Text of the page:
### Table 1: The predicted abundance of DLA systems, n(z), for a variety of cosmological models. =(3H2 0) where is the cosmological constant. References for model normalizations are listed below. The nal row shows observed data and 1 errors.

"... In PAGE 5: ... 3. Results Table1 compares the predicted numbers of DLA absorbers to the observational results reported by Storrie-Lombardi et al. (1996).... In PAGE 7: ...he dotted error crosses (1 ) are taken from Wolfe et al. (1995). The heavy curves connecting z = 2; 3; 4 are values calculated for each model. The model names correspond to the names in Table1... ..."

### Table 1. Bounds on cosmological variation of fundamental constants of non- gravitational physics. For references to earlier work, see TEGP 2.4(c).

1984

"... In PAGE 13: ... If LPI is satis ed, the fundamental constants of non-gravitational physics should be constants in time. Table1 shows current bounds on cosmological variations in selected dimensionless constants.... ..."

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### Table 1. Bounds on cosmological variation of fundamental constants of non- gravitational physics. For references to earlier work, see TEGP 2.4(c).

1984

"... In PAGE 12: ... If LPI is satis ed, the fundamental constants of non-gravitational physics should be constants in time. Table1 shows current bounds on cosmological variations in selected dimensionless... ..."

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### Table 1 shows current bounds on cosmological variations in selected dimensionless constants. For discussion and references to early work, see TEGP 2.4(c).

1984

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### Table 1: Model values of cosmological parameters

1998

"... In PAGE 7: ... We consider here ve models, standard cold dark matter model (SCDM), open SCDM (OSCDM), the CDM model with cosmolog- ical constant ( CDM), open CDM (O CDM), and open CDM (OCDM). The model values of the cosmological parameters are shown in Table1 . The C2 values in Table 1 are obtained by normalizing all ve models to the COBE four-year data, following Bunn amp; White (1997).... In PAGE 23: ...are known to be that of the SCDM model (with A2 S(k) = 1) listed in Table1 . (a) MAP only.... ..."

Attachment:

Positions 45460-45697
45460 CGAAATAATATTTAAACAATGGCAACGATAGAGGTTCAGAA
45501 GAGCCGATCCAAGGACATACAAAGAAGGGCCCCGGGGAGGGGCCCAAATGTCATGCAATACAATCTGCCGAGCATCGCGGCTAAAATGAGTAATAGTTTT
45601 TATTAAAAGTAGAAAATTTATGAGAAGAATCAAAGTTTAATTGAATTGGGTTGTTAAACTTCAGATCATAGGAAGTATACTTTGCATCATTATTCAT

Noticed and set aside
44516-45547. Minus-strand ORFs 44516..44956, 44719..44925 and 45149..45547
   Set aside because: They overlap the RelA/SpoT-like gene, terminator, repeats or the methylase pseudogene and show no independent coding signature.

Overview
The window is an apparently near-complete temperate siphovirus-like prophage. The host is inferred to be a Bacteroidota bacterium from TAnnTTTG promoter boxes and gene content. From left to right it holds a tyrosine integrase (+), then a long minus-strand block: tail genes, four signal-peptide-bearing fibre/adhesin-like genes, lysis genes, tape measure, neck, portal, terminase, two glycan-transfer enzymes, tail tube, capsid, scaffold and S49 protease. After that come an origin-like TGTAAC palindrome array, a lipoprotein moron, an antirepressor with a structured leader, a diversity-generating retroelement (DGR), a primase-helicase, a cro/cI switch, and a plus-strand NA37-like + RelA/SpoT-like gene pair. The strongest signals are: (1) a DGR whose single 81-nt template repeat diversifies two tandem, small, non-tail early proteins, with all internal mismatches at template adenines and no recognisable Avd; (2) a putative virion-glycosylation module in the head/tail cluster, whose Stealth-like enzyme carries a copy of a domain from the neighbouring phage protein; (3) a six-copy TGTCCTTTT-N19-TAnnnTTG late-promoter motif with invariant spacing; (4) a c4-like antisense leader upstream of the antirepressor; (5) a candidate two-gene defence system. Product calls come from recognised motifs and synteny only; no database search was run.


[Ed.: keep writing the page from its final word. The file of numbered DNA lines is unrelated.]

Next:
Cited by 1

### Table 1: The predicted abundance of DLA systems, n(z), for a variety of cosmological models. =(3H2 0 ) where is the cosmological constant. References for model normalizations are listed below. The nal row shows observed data and 1 errors. aBunn amp; White (1996) bWhite et al. (1996) cCen et al. (1994), Kofman, Gnedin, amp; Bahcall (1993) dGorksi et al. (1996) eMa (1996) fStorrie-Lombardi et al. (1996)

"... In PAGE 5: ... 3. Results Table1 compares the predicted numbers of DLA absorbers to the observational results reported by Storrie-Lombardi et al. (1996).... In PAGE 7: ...he dotted error crosses (1 ) are taken from Wolfe et al. (1995). The heavy curves connecting z = 2; 3; 4 are values calculated for each model. The model names correspond to the names in Table1... ..."

### Table 3. SN Ia rate per unit comoving volume for di erent cosmological models: in a at dominated model consistent with the latest Supernova Cosmology Project results (Model ); in a = 0 universe with M = 0:3 (Model O); and in an Einstein-de-Sitter universe (Model E).